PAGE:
Max tagged one of his motorcycle photos with our hashtag #rideandwander on Instagram (@maxarch). I was really inspired after seeing photos from his 12,000 mile motorcycle trip across the United States and wanted to learn more. Here’s his story.
RIDE & WANDER: How long have you been riding and what got you interested in it?
Max Archambault: I have been riding motorbikes for as long as I can remember. I got my first “real” motorcycle when I was 17. It was a 2007 GSXR600 and I’m still not quite sure how I didn’t end my life on that thing. It was great fun, but sport bikes could only excite me so much. If I wasn’t leaned over in a twisty, I wasn’t having much fun. Five years later I began reading about adventure riding, following photographers who decided to purchase a GS or KTM and hit the (dirt) road. The idea of being able to dominate the dirt and gravel was enthralling. I found a bike that I could afford and purchased my first semi-adventure bike, a 2013 Honda CB500X with TKC80s and some other off-road goodies.
RW: What does adventure riding mean to you?
MA: To me, adventure riding means having the ability to roll out of my garage and onto the road in the morning – knowing full well that later I will be sleeping in a tent far from any semblance of a road. I’m going to push that bike to the limits and it better smile and ask for more. Getting a knee down on my GSXR was fun, but there is nothing quite like ripping down a dirt road in search of a place to sleep.
RW: Where did you go on your 12,000 mile trip?
MA: There are almost too many places to name! My friend and I began our trip in New Jersey and headed south. We took Skyline Drive to the Blue Ridge Parkway and continued onto the beautiful Cherohala Skyway through Tennessee. Arkansas, Oklahoma and Texas were nothing to write home about but each had their own little stretch of beautiful scenery. My god, the wind in Arkansas was rough. From Texas we went through Albuquerque and Santa Fe via the Turquoise Trail. The area surrounding Santa Fe has a special type of beauty.
We passed through Durango, CO on our way to Telluride, taking the San Juan Skyway. I cannot say enough about that road. It was, in my opinion, the most beautiful road I had ever seen. From Telluride we headed towards Moab. After seeing Arches National Park, we headed for Zion National Park, passing Capitol Reef and Bryce, as well as a little gem called Kodachrome State Park (home of the infamous Penile Point). We skipped the Grand Canyon due to weather, replacing it with Las Vegas, as we thought any other human would do. What a mistake that was. A couple hundred dollars later I was ready to get out of that shining desert dungeon.
Joshua Tree was our last stop before picking up my girlfriend in San Diego. We rode Highway 1 from San Diego to San Francisco. What an amazing ride that was. From San Francisco, we headed to Yosemite and then towards Oregon. Crater Lake was our first stop. Next was Bend, OR, a great little city with its fair share of good food and great breweries. After stocking up on IPAs for a couple of days, we headed for the coast – free beach camping is something we can’t ignore! Olympic National Park was next, what a fantastic place.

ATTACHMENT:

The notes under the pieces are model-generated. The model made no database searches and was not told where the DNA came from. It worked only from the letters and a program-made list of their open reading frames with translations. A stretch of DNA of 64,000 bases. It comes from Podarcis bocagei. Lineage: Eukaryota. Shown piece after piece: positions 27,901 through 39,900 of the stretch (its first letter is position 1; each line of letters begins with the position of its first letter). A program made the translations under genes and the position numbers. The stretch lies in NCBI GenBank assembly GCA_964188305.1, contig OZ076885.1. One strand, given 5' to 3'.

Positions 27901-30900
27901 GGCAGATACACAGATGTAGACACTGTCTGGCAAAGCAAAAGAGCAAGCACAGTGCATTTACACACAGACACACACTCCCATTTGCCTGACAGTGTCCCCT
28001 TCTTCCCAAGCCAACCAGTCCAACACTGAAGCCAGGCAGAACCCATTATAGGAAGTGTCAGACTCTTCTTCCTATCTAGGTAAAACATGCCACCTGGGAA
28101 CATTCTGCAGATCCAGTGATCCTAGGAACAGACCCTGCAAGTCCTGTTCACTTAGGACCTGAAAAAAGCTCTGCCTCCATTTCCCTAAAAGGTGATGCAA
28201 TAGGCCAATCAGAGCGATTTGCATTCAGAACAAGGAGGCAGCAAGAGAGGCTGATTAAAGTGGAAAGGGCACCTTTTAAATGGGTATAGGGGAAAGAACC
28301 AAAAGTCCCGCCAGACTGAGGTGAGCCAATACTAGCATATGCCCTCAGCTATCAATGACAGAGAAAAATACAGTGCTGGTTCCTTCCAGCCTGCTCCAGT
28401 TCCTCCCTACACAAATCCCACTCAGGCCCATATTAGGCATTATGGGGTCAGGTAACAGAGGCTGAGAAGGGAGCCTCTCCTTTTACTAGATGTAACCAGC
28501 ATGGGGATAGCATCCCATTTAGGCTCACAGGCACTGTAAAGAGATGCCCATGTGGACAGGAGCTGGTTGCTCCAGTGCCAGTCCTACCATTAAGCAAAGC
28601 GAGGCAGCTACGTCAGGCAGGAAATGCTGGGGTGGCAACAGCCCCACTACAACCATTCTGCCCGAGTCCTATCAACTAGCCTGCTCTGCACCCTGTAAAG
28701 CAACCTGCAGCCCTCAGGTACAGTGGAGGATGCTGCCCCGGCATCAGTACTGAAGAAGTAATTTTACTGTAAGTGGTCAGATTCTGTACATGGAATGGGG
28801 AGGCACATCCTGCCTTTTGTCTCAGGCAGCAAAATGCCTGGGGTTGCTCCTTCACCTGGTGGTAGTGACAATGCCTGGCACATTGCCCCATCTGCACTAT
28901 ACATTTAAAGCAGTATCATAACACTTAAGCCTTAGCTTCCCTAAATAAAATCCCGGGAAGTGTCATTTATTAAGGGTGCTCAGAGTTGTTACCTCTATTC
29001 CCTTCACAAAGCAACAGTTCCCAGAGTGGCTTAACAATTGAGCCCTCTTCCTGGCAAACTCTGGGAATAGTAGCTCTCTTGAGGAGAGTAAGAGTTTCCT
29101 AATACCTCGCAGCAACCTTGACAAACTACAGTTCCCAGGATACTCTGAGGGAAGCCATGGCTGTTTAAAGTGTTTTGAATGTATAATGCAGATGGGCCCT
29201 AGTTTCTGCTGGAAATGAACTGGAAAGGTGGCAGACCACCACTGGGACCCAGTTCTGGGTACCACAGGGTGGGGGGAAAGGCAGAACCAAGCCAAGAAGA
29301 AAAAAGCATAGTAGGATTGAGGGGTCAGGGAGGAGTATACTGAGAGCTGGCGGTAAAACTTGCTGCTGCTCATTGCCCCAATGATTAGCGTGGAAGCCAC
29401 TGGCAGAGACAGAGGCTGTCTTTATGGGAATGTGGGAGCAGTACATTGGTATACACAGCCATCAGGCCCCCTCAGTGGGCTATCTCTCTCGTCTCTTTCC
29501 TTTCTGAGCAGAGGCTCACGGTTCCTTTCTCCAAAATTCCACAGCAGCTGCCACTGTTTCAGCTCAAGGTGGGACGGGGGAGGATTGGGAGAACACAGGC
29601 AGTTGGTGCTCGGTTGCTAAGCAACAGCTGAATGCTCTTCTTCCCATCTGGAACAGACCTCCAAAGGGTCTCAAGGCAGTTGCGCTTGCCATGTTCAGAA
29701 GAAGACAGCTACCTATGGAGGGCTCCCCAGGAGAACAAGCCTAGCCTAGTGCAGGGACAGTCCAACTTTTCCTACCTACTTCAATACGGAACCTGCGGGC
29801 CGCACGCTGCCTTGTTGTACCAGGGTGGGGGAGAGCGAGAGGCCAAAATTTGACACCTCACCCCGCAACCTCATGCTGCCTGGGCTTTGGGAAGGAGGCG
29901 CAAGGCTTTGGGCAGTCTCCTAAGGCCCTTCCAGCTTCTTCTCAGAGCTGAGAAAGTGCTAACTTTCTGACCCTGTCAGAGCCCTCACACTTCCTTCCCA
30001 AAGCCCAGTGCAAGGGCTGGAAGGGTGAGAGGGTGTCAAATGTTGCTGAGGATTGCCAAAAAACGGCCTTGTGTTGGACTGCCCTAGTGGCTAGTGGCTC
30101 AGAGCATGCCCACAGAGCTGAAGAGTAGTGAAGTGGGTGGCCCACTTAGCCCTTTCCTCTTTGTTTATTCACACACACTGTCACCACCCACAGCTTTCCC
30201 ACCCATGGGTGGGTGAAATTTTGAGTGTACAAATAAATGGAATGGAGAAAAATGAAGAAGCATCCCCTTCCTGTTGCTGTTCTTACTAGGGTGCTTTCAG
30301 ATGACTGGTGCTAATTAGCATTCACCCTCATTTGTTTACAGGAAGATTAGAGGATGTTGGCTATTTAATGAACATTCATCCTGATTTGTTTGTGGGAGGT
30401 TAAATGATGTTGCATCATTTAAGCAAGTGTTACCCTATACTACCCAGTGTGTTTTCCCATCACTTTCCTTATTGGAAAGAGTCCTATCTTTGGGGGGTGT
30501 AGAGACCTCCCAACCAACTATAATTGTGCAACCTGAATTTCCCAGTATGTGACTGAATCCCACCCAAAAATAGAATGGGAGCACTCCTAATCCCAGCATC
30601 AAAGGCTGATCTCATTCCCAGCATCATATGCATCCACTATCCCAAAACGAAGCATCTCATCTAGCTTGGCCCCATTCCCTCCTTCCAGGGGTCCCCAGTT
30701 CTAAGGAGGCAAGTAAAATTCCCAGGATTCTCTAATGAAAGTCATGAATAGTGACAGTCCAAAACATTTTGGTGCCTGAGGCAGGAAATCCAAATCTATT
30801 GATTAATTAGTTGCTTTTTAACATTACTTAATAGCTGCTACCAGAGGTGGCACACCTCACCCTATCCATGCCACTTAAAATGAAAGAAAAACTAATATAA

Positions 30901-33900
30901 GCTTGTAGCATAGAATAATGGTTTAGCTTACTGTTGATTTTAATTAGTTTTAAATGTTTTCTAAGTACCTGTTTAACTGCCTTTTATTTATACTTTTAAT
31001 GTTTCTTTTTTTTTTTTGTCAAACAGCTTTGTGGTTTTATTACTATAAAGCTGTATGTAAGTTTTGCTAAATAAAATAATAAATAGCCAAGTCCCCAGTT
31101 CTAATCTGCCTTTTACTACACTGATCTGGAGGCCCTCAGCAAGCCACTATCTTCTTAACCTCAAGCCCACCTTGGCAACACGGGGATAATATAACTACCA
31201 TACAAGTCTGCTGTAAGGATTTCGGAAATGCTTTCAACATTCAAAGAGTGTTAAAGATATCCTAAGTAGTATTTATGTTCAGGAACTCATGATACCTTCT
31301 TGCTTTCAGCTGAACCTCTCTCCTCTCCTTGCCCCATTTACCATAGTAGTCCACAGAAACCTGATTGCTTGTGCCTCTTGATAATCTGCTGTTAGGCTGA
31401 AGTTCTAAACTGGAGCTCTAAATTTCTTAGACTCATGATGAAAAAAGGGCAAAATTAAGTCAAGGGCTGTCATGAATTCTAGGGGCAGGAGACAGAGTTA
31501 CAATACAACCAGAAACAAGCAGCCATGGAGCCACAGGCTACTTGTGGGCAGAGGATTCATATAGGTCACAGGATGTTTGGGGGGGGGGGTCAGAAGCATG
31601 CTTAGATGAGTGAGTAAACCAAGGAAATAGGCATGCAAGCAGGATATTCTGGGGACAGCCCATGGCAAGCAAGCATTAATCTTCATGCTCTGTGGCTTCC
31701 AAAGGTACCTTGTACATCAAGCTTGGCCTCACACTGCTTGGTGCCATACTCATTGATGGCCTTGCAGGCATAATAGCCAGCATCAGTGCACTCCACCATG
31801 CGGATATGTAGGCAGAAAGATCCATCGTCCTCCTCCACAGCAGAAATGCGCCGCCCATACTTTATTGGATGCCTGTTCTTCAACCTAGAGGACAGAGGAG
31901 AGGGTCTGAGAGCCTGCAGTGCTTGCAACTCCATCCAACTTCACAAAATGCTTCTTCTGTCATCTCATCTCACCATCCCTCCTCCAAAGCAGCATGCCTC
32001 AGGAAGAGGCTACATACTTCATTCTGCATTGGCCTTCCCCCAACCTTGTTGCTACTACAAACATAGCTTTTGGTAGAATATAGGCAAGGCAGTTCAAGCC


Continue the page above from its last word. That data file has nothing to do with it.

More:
To speed this story up, we shot straight for Bellingham, Washington to visit some college friends who had just moved there last year. Then through Idaho, into Montana. Glacier National Park was my favorite national park. Afterwards, we took the Beartooth Pass into Yellowstone. Also a beautiful ride, although we were gifted with freezing rain up in the mountains. From there we hit Devils Tower National Monument, Mount Rushmore, Crazy Horse Memorial, and Badlands National Park. After that, we had a week left and didn’t see much else. Riding Sioux Falls to Chicago, to home, was a wet and miserable ride. Our bikes had been through a lot and we ran into some mechanical issues that last week. But we did make it home on time. It was a rather complicated route, with highways almost completely avoided until the last couple of days.
RW: Why did you take this route?
MA: We saw it as the most diverse path, enabling us to see the various terrain, cultures, and people that this massive country has to offer. There were various world-renowned parks and scenic byways along the way as well.
RW: Besides loving motorcycles, what’s your main gig in life?
MA: My main gig, that’s a tough one [laughs]. I’m in my last semester at University studying Speech Pathology and hope to hit grad school for Audiology afterwards. I’m also a soldier in the National Guard and am very passionate about becoming an audiologist so I can work with veterans within the VA. I also hope to transition to Aviation with the Guard in the years to come. I’ve flown planes since I was 16 and hope to move to helicopters within the military. Aviation is another passion of mine!
RW: What ride are you looking forward to in the future?
MA: When I start to make money and not have to pay it all to student loans, I hope to pick up a KTM and ride from Alaska to Chile. I also have a friend working the Peace Corps in Ecuador and will likely trade my Honda out for a KLR and ride down there next summer. However, it’s important to remember that even small day trips can satisfy the need for adventure!
Photos by Max Archambault – Check out his website at http://twowheelsandalens.net/